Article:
The PS4 and Wii U have already given us quite a bit to think about in regards to the next console generation. However, there’s always more that we can wish for. Here are some features that we hope will be implemented into the Wii U, PS4, and Next-Box sometime before their successors take the stage.
Sony has said that they were focusing on online game distribution with the PS4 because that is where business seems to be moving toward. However, there are still several people who are too paranoid to attempt to purchase a game online. It’s about time for online and offline game copies to meet in the middle.
The idea is simple: Whenever you purchase a physical copy of a game, you should get access to an online copy as well. There are plenty of ways to do this. You can have a game register itself on the PSN or Xbox Marketplace the first time you pop it into your console. You can offer online copies as rewards for filling out customer feedback forms included with the manual. Heck, you can just include codes for the online version inside every game case. We already do this for online passes. Long story short, when we purchase a game, we should be able to play that game in all its forms, whether digital or hardcopy.
It would also be nice if you could receive a voucher for a physical copy whenever you purchase an online copy, though that would surely create a lot of problems for retailers like GameStop at this point in time.
When Portal 2 announced that it was going to be using SteamWorks to allow PC users to play with PS3 users, the gaming world went wild. Finally, the very separate worlds of PCs and consoles were being brought together.
Then Sony announced that SteamWorks wouldn’t be an approved middleware, meaning that only Portal 2 would be able to use it, and the gaming community let out the collective sigh of deflated hopes.
With gaming turning toward a more digital format, it’s time we stop sectioning off our online communities. First-party developers have kept their online modes separate to try and force people to buy their console of choice. But at this point, people either have the money to buy both consoles or don’t have the money and stick to their consoles of choice regardless of their friends. It’s time for consoles to be able to connect to each other (including PCs) in order to bring the whole gaming world closer together.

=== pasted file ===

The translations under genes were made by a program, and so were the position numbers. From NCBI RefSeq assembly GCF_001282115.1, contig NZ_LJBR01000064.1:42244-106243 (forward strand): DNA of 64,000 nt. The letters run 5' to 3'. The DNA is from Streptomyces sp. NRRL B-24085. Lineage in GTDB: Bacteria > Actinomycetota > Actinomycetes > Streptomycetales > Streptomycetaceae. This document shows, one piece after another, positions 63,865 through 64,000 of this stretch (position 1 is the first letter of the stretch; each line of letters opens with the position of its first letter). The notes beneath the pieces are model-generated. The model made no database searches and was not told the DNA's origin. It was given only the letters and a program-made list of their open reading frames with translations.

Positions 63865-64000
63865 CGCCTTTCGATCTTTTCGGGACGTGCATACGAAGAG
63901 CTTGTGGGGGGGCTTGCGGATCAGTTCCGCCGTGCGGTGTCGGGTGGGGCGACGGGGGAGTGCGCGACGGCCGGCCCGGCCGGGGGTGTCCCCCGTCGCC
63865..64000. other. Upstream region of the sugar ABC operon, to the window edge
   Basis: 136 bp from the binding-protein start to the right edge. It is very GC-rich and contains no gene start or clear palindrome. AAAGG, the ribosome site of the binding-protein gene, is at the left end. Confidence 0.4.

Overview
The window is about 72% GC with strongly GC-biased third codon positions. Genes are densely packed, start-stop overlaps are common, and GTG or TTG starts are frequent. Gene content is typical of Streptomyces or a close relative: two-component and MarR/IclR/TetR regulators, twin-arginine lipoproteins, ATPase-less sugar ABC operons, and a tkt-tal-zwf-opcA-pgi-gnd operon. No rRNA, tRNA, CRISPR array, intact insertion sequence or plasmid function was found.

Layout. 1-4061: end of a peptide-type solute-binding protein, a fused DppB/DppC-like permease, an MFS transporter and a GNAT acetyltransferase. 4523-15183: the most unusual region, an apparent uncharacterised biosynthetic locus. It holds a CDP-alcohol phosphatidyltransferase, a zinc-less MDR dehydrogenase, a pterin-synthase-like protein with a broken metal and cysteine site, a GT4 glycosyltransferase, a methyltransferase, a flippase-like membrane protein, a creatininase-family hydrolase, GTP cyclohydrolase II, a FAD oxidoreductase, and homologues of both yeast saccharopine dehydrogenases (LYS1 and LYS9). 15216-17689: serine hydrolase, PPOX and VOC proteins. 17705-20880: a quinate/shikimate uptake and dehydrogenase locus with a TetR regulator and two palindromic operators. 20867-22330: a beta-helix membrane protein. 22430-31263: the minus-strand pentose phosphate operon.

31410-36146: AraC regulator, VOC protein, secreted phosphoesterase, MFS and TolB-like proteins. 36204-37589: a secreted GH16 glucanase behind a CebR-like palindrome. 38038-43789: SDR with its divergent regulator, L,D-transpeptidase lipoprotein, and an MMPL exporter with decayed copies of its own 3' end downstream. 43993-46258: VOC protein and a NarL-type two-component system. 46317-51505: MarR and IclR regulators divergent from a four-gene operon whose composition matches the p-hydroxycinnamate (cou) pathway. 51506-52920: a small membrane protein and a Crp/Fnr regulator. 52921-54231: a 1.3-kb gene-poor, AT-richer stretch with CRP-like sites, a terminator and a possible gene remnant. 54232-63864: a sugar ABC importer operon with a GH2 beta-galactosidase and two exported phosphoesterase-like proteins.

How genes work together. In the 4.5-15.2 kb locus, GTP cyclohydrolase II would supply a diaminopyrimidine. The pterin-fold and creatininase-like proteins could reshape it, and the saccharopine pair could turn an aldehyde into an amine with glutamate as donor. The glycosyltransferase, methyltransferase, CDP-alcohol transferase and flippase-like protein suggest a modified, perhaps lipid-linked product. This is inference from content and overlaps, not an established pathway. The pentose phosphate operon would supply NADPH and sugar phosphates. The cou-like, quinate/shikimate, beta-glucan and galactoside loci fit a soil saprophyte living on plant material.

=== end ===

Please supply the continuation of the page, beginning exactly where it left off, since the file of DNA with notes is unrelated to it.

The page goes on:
Heck, if you really need a good reason to do it, you could always charge an extra fee for it.
We are getting so close to full-blown mod support in the console gaming world. Games like LittleBigPlanet provide incredible tools for user-generated content, and that’s just a few small steps away from modding.
Now, that’s not to say that mod support shouldn’t be regulated. If we let anyone mod anything they liked, we would eventually see a whole bunch of unfortunate viruses creep onto the PSN and XBLA. That’s just an unfortunate side effect of the immaturity of gamer culture, I guess.
However, if we could find some way to have Sony and Microsoft keep a close watch on the mods that fans create, then we would be opening ourselves up to a whole new variety of gaming experiences. After all, some of our most beloved games, like Counter-Strike, started out as mods. Not only that, but tons of great mods are open only to people who “jailbreak” their system. It’s time to let some of the legitimate customers in on some of the fun. There are plenty of gamers out there that would have paid a pretty penny for a legitimate copy of Super Smash Bros. Brawl + without having to mod their Wii.
Built-In FAQs and Guides
FAQ/cheat code sites (like Cheat Code Central) have existed for almost two decades, and nobody has thought to build FAQ site integration into their console yet? For shame!
Let’s face it, the professional guide market isn’t exactly booming these days. Fans aren’t rushing to throw their money away on an official strategy guide when that official guide can’t be updated and patches can fundamentally change the way games play. Online guides, on the other hand, can be updated as often as games are. So it’s about time we see some of these become integrated with the consoles themselves.
Sony announced that the PS4 would be developed to run several processes simultaneously, and this alone would make a guide app priceless on a console. Imagine having a guide for your favorite RPG open in a sidebar as you play the RPG. With a little work, you could even integrate the app with gameplay itself. Find a new area, have the app scroll immediately to the area in question. Get a new item, have the app immediately display all of its info. There is a significant portion of the gaming world that uses FAQs for all of their gaming needs, so integrating their usage directly into the console would help out tons of gamers everywhere.
Angelo M. D’Argenio
Date: March 20, 2013